CrisMarie: Or our goals are handed down to us and we get no input, we don’t get to talk about them, we just have to do them. That’s a sign of conflict.


Susan: Or it’s always got to be blanked, that could be the boss, Joe, Sally’s way. That, sometimes CrisMarie you say that to me. It’s usually a sign that there’s something you haven’t told me about what you want.


CrisMarie: It’s true. I mean I think people act, yes, like they’ve got a strong personality, they’re always giving their opinion so it’s just got to be his or her way. I do fall into that trap, Susan. Or I can’t be myself on this team. I have just accepted it. It’s just the way it is, because it doesn’t feel safe for me to show up as I truly am.


Susan: Another one, there are topics we just don’t talk about. And that’s been one we’ve bumped into a lot on teams.


CrisMarie: Or we have a few reoccurring issues that I think we get cleared up but then you know what? It rears its head; we really don’t have buy-in on this. And so it’s kind of like we thought we made a decision and then we circle back to that decision two weeks, two months, whatever later to rehash it because it really didn’t have buy-in in the first place.


Susan: Another one that just recently came up in some work I was doing. Whatever I bring up, my area of the business I know I am just irritating so and so, my teammate. And it’s frustrating to me because this is something that’s important. I know it’s not important to him but it’s important to me.


CrisMarie: Yeah. Or I feel like a cog on the wheel, I don’t really – who I am doesn’t really matter as long as I produce my numbers, or the report, or manage the business, whatever it is. So that feeling that I don’t exist. These are all signs of conflict or even I want more connection with my team, all we do are these video calls. It used to be a lot more fun, signs of conflict.


Susan: So we wanted to kind of put some of those out, one, to see if you recognize any of them.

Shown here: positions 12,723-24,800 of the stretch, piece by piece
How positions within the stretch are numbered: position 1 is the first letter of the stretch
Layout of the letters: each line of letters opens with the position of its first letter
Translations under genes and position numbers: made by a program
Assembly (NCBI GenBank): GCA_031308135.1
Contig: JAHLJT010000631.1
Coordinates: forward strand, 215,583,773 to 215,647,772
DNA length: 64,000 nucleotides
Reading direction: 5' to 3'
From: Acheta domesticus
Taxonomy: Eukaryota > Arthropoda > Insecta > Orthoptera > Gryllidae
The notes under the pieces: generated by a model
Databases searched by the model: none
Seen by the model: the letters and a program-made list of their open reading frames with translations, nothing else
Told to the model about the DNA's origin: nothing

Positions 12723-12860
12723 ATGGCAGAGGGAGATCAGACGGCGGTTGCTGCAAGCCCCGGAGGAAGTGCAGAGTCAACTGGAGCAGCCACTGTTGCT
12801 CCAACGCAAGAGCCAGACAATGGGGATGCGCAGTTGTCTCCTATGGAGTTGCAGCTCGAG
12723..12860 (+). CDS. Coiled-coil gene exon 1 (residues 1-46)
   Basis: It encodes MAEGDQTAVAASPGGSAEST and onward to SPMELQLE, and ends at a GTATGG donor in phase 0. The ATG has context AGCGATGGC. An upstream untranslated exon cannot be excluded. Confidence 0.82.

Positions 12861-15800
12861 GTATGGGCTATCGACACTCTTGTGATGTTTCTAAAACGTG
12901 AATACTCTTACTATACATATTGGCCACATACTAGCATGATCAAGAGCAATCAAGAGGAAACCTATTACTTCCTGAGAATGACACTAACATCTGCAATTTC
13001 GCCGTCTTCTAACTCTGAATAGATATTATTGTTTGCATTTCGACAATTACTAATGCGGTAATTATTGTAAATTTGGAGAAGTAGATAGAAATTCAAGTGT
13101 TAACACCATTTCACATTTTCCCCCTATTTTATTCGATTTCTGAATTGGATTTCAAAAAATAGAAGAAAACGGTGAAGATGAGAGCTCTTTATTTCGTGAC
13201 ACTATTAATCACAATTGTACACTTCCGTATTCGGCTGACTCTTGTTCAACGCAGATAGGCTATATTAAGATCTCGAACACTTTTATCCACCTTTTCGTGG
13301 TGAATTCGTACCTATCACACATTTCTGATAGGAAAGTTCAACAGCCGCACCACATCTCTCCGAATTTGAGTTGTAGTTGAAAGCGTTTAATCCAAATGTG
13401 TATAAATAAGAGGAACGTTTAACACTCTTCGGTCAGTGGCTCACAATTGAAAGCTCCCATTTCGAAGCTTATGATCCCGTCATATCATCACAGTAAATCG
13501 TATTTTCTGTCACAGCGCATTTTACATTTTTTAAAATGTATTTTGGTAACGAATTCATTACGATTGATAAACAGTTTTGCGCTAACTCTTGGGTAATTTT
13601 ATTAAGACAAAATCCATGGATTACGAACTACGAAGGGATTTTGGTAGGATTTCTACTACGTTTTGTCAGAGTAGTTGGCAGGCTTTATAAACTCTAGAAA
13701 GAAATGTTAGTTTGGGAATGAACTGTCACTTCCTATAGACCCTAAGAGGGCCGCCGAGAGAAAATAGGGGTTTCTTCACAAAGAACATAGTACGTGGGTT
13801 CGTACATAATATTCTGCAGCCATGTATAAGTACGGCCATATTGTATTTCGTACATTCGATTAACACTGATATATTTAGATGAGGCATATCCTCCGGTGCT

CrisMarie: Listener out there, if you have one that we didn’t list, please reach out to us and send us an email at thrive@thriveinc.com because we’d love to hear what are your signs of conflict that aren’t being addressed on your team.


Susan: Another one I was thinking of is I always bring up these ideas but when I say them no one says anything. Then somebody else says it the next day and it’s like wow, that’s a big one, like us.


CrisMarie: A gal that I was coaching, she says, “I wonder if people even value the work that I do. I only hear from them when they need something from me. They never say thank you.” Those are all signs that there’s issues not being addressed, and maybe even defining what conflict is for our listeners.


Susan: Yeah because one, I think a lot of times people think conflict is fighting. No, fighting or flighting, silence or violence, they are signs that the conflict isn’t getting dealt with frankly. Really what conflict is, is this merging of, you know, you’ve got high stakes, something that’s important to you, a vision, something that matters.


CrisMarie: It has just be important to one person for conflict to emerge.


Susan: And on a team you do have something that you’re driving for usually. And you have these passionate people who are subject matter experts and they’re passionate about the work they are doing. And those three, that passion, those different and strong opinions and a vision come together and…


CrisMarie: So can I just say that again? Strong emotions, differing opinions on a high stakes situation, those three things converge and that creates conflict.


Susan: And I just wondered, did you hear her better? Because that would be one of the…


CrisMarie: I think you did. You understood me better didn’t you? I win, right? Conflict.


Susan: And I say that jokingly and I know that there were times and there have been times where that would just blow me up, why are you saying the exact same thing I just said? And other times it doesn’t bother me at all. So it also depends on circumstances, what level of conflict something can create. And I think also in the moment I could be so quick to make up some sort of story, CrisMarie that you’re kind of trying to outtalk me, outsmart me or you think what I said was stupid. And in that story making up that I do, I could fire up with you which then just creates a spiral that is not helpful.


CrisMarie: And I think there is a level of goodwill that is built. On a team you want that level of good will so you know when somebody does interrupt you they’re actually not trying to make you look bad. They’re actually trying to support the team moving forward. And that’s even true when you’re holding somebody accountable for something that they didn’t do to say, “Hey, Jay, you said you were going to actually have this done on Friday. It’s now Tuesday, where is it? But I want to check it out, or do you agree or disagree that you said you’d have it done?”


Then there is a conversation but a lot of times we’re too afraid, we get too afraid to even hold our teammates accountable. And then the performance of the team just erodes.


Susan: So I’m going to talk a little bit about Peloton because I think there’s a message.


CrisMarie: If you don’t know what a Peloton is, it’s an indoor bike that is really cool and you’ve just got to figure it out.